While credit cards can, indeed, lead to the bondage of debt, they can also be great financial tools. How you use your credit card matters, and with the right approach, credit cards can help you improve your finances and better manage your cash flow.

As long as you pay your balance off each month, credit cards can be great for your finances. You can earn rewards, and you can ensure that you have the money you need in your bank account at all times. Integrate credit cards into your regular financial plan, and you might find that your personal economy runs more smoothly.

Find theĀ credit card that fits your needs.

Integrating Credit Cards with Your Spending Plan

Your first step is to figure out how to use credit cardsas part of your spending plan. In order for this to work, though, you need to pay off your debt. If you are carrying a balance on your credit cards, you need to stop. Pay off your credit cards so that you can start fresh. You want to be able to keep your spending to within levels that allow you to pay off your credit card balance each month. Find the credit card that fits your needs.

Photo: Shawanziea

Once you have your credit card debt paid off, you can begin integrating your credit cards with your spending plan. You still need a plan, and you can’t use credit cards (even cash back rewards cards) as an excuse to stop living within your means. Your spending on your cards should reflect your financial goals and regular expenses. Some of the items you can put on your credit card as part of your monthly spending plan include:

  • Utility payments
  • Recurring bills, such as subscriptions and Internet service
  • Groceries
  • Gas
  • Online purchases
  • Other regular purchases
  • Big ticket items that you have saved up for

Putting these items on your credit card each month can help you stay on top of your expenses, as well as help you rack up rewards points that can help you earn free travel, merchandise, and even cash back. Plus, putting your expenses on your credit card can also help you manage your cash flow.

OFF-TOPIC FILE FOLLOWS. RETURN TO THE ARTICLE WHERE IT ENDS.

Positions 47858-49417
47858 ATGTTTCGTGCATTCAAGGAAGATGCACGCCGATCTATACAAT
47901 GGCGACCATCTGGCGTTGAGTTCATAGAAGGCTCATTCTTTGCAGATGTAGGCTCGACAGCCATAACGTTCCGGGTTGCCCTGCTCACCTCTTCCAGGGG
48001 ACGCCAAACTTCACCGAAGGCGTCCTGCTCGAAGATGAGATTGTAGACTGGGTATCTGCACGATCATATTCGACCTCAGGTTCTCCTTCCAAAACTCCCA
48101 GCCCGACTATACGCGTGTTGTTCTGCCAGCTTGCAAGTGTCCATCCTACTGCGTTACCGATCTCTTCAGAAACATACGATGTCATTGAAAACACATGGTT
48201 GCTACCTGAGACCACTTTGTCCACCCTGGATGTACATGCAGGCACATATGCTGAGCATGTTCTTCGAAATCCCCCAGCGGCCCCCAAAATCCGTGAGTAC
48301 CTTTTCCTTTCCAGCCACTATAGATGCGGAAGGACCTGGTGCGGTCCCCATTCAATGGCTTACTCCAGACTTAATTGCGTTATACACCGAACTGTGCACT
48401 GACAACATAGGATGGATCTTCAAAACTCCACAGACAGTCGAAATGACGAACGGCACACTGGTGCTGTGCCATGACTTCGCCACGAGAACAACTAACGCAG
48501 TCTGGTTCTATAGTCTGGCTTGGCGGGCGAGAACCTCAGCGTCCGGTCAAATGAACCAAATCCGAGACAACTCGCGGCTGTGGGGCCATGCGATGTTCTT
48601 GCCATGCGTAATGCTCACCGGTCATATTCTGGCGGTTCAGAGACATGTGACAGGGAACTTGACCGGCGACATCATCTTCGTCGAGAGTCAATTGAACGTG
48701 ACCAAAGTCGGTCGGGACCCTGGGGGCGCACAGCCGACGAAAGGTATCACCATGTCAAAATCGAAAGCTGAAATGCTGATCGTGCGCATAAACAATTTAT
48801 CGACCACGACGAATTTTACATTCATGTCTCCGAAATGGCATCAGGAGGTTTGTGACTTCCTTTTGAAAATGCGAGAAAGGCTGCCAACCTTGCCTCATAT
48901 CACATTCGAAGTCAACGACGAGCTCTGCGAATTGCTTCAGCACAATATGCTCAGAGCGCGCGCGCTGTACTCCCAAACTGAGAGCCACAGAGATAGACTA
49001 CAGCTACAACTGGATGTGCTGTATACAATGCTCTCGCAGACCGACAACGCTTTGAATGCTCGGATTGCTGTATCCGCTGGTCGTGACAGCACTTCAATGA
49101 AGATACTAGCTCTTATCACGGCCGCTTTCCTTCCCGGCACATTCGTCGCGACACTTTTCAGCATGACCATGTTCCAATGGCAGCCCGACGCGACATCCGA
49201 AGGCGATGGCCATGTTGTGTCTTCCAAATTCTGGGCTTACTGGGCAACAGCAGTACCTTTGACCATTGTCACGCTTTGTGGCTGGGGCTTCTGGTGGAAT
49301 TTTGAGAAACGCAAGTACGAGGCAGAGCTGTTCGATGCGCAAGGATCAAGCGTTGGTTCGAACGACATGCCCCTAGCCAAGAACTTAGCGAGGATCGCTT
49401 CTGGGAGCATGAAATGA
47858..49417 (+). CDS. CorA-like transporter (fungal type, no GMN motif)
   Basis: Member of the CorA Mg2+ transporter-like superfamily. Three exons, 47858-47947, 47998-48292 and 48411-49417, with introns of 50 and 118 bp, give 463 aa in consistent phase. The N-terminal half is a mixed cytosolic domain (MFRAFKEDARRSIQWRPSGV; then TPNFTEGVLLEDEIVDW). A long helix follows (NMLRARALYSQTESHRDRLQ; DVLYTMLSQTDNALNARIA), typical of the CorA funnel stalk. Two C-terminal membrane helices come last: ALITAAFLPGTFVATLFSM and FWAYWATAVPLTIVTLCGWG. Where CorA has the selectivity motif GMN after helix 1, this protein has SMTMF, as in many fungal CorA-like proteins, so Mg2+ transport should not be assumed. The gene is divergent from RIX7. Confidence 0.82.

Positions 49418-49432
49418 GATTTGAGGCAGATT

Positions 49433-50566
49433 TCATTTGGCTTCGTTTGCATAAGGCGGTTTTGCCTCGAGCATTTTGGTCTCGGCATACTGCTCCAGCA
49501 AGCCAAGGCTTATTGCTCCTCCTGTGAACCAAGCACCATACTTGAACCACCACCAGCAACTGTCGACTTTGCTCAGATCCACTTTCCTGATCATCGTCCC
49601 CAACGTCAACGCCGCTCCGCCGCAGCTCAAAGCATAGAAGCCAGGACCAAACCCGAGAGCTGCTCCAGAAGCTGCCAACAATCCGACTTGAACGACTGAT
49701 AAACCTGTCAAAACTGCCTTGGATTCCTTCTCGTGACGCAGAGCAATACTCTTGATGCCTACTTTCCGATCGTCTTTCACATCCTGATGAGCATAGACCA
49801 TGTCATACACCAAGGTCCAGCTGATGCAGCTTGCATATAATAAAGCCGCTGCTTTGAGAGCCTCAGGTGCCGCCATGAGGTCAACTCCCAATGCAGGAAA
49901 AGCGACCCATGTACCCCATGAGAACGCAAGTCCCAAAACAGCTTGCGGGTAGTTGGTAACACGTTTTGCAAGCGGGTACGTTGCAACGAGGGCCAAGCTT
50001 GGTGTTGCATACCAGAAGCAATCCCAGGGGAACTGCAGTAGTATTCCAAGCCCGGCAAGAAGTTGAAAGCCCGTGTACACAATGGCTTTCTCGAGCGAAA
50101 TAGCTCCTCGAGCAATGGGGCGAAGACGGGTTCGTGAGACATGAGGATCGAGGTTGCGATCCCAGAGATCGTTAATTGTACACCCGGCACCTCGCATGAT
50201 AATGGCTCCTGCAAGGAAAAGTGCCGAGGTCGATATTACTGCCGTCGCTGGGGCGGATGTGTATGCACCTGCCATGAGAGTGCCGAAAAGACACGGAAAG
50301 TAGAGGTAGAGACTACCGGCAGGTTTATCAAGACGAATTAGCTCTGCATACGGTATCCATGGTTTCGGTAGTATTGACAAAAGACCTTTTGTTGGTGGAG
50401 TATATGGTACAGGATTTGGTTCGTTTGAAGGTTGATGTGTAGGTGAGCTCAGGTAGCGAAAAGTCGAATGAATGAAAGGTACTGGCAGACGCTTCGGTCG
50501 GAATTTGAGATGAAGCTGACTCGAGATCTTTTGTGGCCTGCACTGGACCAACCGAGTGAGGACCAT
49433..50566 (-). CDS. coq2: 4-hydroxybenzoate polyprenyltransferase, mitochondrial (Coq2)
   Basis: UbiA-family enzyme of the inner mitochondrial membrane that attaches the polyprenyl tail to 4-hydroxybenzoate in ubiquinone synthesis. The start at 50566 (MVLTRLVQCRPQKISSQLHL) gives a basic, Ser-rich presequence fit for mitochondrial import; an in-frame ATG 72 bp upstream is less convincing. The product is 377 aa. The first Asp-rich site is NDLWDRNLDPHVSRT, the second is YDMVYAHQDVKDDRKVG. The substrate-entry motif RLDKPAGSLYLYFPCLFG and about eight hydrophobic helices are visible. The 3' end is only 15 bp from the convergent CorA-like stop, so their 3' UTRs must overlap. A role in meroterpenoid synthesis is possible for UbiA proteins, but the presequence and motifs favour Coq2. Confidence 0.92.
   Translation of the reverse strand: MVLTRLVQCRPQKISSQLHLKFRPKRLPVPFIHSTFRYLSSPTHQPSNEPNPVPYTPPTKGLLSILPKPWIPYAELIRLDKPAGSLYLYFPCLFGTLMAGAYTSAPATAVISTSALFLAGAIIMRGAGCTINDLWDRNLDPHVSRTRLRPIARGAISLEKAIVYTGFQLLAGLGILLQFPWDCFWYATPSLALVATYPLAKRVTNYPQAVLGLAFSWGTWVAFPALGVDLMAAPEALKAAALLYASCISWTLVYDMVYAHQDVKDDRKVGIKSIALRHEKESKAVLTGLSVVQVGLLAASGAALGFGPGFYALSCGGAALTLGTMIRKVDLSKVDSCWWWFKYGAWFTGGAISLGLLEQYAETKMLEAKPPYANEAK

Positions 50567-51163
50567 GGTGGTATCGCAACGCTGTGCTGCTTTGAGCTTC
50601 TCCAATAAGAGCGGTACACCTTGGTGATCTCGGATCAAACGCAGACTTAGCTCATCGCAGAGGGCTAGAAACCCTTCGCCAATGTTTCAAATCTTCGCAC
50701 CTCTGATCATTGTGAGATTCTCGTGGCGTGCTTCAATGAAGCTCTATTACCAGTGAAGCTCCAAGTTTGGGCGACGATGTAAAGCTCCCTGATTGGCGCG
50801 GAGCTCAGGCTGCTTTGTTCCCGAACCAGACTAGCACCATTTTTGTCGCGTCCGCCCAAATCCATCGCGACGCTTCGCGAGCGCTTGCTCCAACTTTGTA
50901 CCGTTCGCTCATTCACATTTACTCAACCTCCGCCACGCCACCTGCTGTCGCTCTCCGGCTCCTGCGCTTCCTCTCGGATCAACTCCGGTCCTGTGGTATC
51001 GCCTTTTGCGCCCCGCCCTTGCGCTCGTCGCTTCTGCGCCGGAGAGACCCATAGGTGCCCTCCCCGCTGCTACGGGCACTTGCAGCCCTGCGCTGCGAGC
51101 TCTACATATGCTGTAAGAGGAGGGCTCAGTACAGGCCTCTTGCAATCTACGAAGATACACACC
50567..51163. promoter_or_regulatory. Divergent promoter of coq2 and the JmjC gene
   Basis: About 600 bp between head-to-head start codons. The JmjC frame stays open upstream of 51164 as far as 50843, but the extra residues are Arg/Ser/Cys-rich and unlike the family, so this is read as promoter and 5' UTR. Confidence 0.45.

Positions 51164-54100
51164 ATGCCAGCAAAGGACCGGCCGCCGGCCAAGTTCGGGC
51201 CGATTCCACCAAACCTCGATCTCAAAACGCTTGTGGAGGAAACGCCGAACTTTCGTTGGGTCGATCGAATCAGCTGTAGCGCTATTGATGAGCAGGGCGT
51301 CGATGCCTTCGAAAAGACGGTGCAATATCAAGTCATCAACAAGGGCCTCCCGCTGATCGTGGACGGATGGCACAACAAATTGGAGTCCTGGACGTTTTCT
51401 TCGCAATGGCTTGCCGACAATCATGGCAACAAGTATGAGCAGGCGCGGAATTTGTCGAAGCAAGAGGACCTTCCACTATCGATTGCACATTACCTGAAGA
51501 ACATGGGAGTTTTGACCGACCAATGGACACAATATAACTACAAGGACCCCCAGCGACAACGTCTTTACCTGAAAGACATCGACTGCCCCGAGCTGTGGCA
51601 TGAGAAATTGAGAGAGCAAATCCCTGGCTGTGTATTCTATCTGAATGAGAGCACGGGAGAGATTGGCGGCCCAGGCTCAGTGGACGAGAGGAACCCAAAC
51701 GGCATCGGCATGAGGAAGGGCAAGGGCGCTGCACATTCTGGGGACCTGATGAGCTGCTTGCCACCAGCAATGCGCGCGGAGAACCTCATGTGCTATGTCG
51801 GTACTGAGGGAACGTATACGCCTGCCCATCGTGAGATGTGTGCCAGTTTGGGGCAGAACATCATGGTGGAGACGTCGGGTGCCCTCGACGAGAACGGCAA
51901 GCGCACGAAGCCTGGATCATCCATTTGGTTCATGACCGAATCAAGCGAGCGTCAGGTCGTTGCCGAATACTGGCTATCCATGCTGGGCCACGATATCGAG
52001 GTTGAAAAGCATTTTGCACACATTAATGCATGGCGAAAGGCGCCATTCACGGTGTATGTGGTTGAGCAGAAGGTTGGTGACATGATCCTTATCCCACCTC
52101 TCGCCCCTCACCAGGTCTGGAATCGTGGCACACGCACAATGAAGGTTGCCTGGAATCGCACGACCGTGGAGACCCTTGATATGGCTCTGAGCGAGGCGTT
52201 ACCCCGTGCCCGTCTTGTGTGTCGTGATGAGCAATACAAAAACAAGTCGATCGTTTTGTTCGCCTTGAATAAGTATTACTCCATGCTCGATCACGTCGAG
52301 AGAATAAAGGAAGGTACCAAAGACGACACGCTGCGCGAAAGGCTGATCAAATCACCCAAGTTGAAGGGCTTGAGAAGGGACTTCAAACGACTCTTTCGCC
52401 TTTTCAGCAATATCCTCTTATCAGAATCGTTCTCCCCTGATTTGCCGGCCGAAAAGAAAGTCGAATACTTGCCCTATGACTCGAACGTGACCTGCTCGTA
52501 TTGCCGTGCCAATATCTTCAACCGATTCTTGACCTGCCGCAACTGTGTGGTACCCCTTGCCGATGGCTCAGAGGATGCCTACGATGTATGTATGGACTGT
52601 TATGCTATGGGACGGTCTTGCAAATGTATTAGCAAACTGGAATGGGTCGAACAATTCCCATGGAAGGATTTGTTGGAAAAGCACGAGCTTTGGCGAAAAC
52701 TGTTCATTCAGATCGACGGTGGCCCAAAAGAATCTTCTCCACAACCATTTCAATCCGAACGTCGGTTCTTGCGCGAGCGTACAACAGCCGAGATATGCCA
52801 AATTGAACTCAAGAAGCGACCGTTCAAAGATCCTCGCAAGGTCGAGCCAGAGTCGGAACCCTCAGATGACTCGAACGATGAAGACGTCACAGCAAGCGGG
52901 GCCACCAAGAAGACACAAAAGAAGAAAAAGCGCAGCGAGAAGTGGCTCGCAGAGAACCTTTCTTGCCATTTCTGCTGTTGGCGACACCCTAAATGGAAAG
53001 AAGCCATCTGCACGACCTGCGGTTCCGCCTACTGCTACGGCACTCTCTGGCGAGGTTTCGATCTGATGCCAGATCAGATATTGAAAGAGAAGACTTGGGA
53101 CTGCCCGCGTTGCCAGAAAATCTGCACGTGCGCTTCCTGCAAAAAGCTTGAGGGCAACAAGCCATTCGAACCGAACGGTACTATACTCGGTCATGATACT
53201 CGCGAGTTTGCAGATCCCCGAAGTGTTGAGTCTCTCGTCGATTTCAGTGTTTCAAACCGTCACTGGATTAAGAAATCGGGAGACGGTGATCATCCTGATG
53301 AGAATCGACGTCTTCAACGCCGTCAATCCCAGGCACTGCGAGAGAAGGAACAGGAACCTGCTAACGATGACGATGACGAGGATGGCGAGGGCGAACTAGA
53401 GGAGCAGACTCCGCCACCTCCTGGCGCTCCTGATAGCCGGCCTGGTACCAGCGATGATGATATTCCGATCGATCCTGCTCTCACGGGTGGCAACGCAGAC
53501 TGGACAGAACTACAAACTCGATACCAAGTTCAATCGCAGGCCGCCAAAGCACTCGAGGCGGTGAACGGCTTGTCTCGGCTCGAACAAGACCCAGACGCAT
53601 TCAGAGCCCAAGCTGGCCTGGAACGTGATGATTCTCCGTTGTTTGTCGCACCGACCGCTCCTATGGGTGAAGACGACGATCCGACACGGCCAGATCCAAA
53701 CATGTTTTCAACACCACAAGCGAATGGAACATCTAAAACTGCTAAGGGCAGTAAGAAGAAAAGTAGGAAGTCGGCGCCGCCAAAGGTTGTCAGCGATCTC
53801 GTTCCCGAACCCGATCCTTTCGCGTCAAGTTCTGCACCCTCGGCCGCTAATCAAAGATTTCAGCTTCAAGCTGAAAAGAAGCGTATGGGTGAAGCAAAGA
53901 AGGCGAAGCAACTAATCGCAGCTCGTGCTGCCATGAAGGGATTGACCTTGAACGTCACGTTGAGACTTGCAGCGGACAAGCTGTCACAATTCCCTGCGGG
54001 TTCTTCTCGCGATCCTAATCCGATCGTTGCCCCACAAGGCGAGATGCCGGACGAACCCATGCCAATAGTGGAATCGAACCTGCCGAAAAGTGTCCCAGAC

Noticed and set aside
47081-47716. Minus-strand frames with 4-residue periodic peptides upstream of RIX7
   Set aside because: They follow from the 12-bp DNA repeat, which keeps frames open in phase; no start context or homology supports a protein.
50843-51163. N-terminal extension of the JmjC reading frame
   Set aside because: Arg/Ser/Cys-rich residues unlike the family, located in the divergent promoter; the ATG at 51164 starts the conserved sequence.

Managing Your Cash Flow with Credit Cards

The way your money moves through your personal economy is cash flow. Managing your cash flow is important, since proper cash flow management can mean the difference between overdrawing your account and having a cushion at the end of the month. If you have all of your bills due at the beginning of the month, but you are paid twice a month, without carefully managing your cash flow, you could end up running out of money in your account before your next pay day.

Credit cards can help you manage your cash flow, though, since you can put everything on your cards, and then pay them off at the end of the month — after you’ve had the whole month for your pay to pile up. This can be especially helpful if you have irregular income.

I have irregular income as a freelancer. Even the money my husband makes is irregular, since he is an adjunct professor. While I have regular gigs that I can count on, when the money ends up in the bank account is not always the same month-to-month. Sometimes PayPal takes three business days to transfer funds, and sometimes it’s four. Other times, a client might pay a little later than usual. I’m never entirely sure when funds will be available for my use.

However, I have bills. I have a car payment, a mortgage payment, and automatic transfers to a savings account, and to my tax-advantaged retirement account. If a couple of clients are slow, my account could be overdrawn with these automatic transactions. This is where the credit cards come in.

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Instead of worrying about cash flow, and whether or not the money will be in the account, I use credit cards. My cable bill, my produce and milk delivery bill, and other recurring bills are scheduled to be paid with credit card. I also make online purchases, buy groceries, and pay for gas using credit cards. That way, there is plenty of money in the checking account when the loans are paid, or the retirement contributions are made.

At the end of the month, as long as we have kept to our spending plan, there is plenty of money in the checking account to pay off the money spent on credit cards during the month. This helps our cash flow, and it also allows us to earn rewards faster. Plus, if you keep your money in an interest-bearing account for the month, you can even earn a few extra dollars.



Miranda is freelance journalist. She specializes in topics related to money, especially personal finance, small business, and investing. You can read more of my writing at Planting Money Seeds.